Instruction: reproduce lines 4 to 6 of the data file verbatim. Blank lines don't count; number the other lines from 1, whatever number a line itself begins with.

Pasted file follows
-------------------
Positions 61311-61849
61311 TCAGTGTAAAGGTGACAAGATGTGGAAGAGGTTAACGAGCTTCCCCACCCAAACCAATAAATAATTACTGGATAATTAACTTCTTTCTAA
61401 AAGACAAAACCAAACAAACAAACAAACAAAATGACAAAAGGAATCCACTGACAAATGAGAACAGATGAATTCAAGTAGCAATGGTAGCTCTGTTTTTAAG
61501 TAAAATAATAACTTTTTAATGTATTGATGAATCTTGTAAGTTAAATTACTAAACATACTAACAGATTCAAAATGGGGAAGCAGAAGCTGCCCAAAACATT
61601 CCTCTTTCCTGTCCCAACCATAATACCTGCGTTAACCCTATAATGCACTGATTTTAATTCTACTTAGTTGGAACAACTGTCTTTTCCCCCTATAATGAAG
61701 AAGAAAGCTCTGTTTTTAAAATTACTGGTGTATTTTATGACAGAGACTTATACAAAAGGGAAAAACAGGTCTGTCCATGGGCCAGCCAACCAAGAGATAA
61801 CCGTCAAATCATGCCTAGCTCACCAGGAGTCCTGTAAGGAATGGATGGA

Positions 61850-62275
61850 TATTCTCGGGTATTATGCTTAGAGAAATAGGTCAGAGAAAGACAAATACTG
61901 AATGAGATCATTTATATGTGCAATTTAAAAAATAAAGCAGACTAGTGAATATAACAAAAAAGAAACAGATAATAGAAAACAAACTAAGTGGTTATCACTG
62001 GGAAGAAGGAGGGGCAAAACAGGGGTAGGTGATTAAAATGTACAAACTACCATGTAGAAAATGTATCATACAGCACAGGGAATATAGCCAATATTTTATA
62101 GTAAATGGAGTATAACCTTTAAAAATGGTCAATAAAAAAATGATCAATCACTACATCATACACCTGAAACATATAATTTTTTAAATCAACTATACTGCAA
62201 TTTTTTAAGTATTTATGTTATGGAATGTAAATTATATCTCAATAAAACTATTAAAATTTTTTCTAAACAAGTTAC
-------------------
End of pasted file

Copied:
61501 TAAAATAATAACTTTTTAATGTATTGATGAATCTTGTAAGTTAAATTACTAAACATACTAACAGATTCAAAATGGGGAAGCAGAAGCTGCCCAAAACATT
61601 CCTCTTTCCTGTCCCAACCATAATACCTGCGTTAACCCTATAATGCACTGATTTTAATTCTACTTAGTTGGAACAACTGTCTTTTCCCCCTATAATGAAG
61701 AAGAAAGCTCTGTTTTTAAAATTACTGGTGTATTTTATGACAGAGACTTATACAAAAGGGAAAAACAGGTCTGTCCATGGGCCAGCCAACCAAGAGATAA